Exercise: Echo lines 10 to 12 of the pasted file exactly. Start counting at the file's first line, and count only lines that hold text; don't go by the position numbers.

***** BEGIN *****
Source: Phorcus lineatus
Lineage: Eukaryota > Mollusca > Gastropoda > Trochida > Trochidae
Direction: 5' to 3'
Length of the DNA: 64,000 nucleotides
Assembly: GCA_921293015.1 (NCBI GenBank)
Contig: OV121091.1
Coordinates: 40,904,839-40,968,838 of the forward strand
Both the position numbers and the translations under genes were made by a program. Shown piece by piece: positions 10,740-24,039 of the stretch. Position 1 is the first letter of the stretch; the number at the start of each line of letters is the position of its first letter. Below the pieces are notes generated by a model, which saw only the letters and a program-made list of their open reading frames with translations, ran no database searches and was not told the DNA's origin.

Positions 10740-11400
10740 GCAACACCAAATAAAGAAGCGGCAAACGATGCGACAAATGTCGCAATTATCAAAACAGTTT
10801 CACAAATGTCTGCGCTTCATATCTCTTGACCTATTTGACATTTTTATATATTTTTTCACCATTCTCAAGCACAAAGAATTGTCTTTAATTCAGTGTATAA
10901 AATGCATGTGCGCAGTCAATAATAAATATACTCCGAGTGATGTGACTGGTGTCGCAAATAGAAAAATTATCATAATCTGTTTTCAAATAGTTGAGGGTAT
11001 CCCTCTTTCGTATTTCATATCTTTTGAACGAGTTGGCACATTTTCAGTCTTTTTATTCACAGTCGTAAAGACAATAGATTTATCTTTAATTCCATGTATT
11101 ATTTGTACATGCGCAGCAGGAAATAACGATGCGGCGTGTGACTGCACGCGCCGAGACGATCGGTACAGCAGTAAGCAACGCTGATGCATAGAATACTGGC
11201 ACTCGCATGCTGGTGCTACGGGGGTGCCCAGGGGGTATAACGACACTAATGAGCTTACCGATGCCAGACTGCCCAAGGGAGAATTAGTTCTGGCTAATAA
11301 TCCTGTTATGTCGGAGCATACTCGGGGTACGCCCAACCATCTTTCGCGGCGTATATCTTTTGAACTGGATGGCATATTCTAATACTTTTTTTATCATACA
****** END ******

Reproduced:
10740 GCAACACCAAATAAAGAAGCGGCAAACGATGCGACAAATGTCGCAATTATCAAAACAGTTT
10801 CACAAATGTCTGCGCTTCATATCTCTTGACCTATTTGACATTTTTATATATTTTTTCACCATTCTCAAGCACAAAGAATTGTCTTTAATTCAGTGTATAA
10901 AATGCATGTGCGCAGTCAATAATAAATATACTCCGAGTGATGTGACTGGTGTCGCAAATAGAAAAATTATCATAATCTGTTTTCAAATAGTTGAGGGTAT